Capitol to Courthouse Headliners: Friday, December 5
Dec 5, 2008
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A unit of Lauderdale Lakes insurer 21st Century Holding has gotten approval to take over up to 30,000 homeowners policies from state-run Citizens Property Insurance.
The Florida Municipal Insurance Trust says it has added 20 new cities to its roster of clients and experienced a 96 percent renewal rate among existing customers.
Like politicians running for office, homeowners in Highlands County should be on the look out for a possible “October surprise” next year.
Governor Charlie Crist announced the following appointments to the Florida Health Choices Board of Directors today.
The Florida Office of Insurance Regulation announced today that it was recognized at the National Association of Insurance Commissioners Winter National Meeting for renewal of its Financial Regulation Standards accreditation.
Bill Read didn’t ride into town with both guns blazing. But in his own quiet way, he did restore order.
The Hurricane Science for Safety Leadership Forum, a gathering of elected officials, insurance industry representatives, leading environmentalists and experts in disaster mitigation, climate change, and meteorology, concluded today with Forum organizers releasing five top priorities believed to be key to making families safer and America a more disaster-resistant nation.
A national report released Tuesday said Florida leads the nation in mortgage fraud. Within the state, Tampa is second in the amount of suspicious loan activity.
The GOP needs that Bush in the Senate.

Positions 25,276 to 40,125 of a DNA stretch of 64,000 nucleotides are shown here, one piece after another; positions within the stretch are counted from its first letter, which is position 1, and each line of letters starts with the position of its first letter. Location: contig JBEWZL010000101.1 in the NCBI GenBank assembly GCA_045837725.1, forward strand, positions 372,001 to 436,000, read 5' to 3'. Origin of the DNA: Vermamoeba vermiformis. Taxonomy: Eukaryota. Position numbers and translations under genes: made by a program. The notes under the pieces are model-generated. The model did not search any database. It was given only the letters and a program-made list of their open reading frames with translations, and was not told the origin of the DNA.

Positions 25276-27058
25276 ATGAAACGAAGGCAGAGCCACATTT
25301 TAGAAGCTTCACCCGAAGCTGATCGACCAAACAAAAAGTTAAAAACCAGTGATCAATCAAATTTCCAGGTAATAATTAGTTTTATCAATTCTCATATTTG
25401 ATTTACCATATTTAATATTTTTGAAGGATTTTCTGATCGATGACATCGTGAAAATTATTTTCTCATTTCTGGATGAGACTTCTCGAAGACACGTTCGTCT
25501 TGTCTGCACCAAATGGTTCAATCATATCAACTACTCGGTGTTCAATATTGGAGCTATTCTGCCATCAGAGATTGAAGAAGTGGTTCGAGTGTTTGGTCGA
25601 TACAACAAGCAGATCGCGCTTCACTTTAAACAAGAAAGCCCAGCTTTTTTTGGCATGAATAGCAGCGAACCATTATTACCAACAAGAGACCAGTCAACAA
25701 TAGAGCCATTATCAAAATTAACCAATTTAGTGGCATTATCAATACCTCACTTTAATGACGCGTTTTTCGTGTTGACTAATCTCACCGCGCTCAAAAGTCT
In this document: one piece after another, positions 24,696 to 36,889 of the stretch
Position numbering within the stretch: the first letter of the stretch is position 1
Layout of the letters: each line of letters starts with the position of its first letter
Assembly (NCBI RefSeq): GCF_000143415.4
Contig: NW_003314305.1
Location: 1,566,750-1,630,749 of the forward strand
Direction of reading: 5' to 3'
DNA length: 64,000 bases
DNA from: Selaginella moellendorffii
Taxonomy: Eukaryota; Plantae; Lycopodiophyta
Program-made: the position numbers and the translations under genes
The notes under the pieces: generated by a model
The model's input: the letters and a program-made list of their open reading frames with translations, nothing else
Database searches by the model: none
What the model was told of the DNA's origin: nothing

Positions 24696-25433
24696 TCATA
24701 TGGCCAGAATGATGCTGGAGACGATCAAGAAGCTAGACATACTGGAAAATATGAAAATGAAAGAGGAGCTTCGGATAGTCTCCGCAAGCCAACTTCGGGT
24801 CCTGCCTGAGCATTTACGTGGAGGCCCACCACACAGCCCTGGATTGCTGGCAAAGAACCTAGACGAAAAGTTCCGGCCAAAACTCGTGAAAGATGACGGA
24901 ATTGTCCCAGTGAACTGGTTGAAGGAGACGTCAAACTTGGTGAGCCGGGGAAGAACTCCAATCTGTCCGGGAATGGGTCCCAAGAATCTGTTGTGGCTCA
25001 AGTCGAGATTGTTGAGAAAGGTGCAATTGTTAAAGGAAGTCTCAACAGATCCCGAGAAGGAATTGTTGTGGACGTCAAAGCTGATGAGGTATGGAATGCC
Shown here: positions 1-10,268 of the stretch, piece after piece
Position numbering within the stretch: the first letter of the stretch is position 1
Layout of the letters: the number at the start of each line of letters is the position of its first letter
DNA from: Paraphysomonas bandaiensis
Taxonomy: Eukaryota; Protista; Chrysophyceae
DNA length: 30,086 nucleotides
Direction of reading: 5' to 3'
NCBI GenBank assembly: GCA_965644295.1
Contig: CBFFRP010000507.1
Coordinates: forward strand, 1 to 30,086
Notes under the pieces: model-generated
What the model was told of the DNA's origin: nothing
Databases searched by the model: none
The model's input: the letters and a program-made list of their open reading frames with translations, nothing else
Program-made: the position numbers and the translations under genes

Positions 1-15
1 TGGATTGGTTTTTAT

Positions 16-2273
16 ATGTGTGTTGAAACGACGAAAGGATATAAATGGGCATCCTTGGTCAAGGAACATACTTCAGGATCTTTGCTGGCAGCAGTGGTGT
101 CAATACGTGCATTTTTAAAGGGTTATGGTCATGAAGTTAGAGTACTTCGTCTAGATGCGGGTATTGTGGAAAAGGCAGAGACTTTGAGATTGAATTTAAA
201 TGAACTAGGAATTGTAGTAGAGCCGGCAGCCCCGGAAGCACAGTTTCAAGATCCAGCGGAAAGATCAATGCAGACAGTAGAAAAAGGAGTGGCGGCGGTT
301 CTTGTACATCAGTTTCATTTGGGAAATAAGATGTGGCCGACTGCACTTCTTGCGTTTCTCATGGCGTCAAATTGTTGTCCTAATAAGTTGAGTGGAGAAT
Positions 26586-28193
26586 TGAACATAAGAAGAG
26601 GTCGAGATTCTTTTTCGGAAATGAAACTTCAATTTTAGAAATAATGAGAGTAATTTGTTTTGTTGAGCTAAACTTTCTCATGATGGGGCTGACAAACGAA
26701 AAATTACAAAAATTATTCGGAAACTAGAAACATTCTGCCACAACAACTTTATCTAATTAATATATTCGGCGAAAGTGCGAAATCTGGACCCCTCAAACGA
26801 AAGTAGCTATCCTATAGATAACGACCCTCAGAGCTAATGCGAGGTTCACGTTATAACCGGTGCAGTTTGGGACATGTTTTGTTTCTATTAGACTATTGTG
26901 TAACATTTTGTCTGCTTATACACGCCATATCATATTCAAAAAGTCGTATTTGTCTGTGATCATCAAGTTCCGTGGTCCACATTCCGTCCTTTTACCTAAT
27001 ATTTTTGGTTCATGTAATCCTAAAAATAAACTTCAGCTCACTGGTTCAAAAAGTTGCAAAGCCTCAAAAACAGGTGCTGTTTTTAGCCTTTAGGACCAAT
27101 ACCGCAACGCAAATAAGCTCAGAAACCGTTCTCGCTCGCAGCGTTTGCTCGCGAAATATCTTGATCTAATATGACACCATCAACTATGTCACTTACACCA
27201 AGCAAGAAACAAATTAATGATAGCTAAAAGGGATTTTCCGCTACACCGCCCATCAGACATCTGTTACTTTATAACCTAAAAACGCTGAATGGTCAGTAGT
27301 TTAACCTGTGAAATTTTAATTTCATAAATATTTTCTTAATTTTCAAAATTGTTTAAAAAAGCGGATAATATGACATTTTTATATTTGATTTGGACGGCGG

Florida Chief Financial Officer Alex Sink said she might run for U.S. Senate seat, even if former Gov. Jeb Bush runs.
Gov. Charlie Crist’s request for a more diverse list of nominees to replace a retiring Florida judge has been rejected.
Smear allegations can’t be proved
The Florida Elections Commission has dismissed charges against Rep. Paige Kreegel after investigators said it is not possible to prove that the Punta Gorda Republican improperly ordered a legislative aide to smear a political opponent.
Hagen Hendrix never thought selling homes would require him to pack heat.
Governor Charlie Crist joined Embraer at its groundbreaking ceremony, beginning construction on Embraer’s aircraft final assembly plant at Melbourne International Airport.
Rep. Barney Frank, D-Mass., chairman of the House Financial Services Committee, said today that Congress will likely move next year to require companies which insure credit default swaps, such as American International Group, to at least partially reserve against potential losses.
Arthur Laupus joined AARP because he thought the nonprofit senior citizen advocacy group would make his retirement years easier. He signed up for an auto insurance policy endorsed by AARP, believing the advertising that said he would save money.
As Congress debates a $34 billion aid package for the three major U.S. automakers, the ripple effect of the industry’s morass is being felt in Volusia and Flagler counties.
It seemed like a good idea for controlling urban sprawl: Require ample road capacity be in place before a new neighborhood or commercial development could be built.
It’s an insurer’s nightmare: Heavily armed pirates, emboldened by their success in capturing cargo vessels, hijack a cruise ship with hundreds of well-heeled passengers and ask for massive ransoms.
The Nov. 26 and subsequent columns on planned changes in the Blue Cross/Blue Shield standard option insurance plan for federal employees generated lots of comments.
A major insurer has dumped a chunk of its long-term-care policies into an independent trust, putting tens of thousands of policyholders at risk of reduced benefits or big premium increases.
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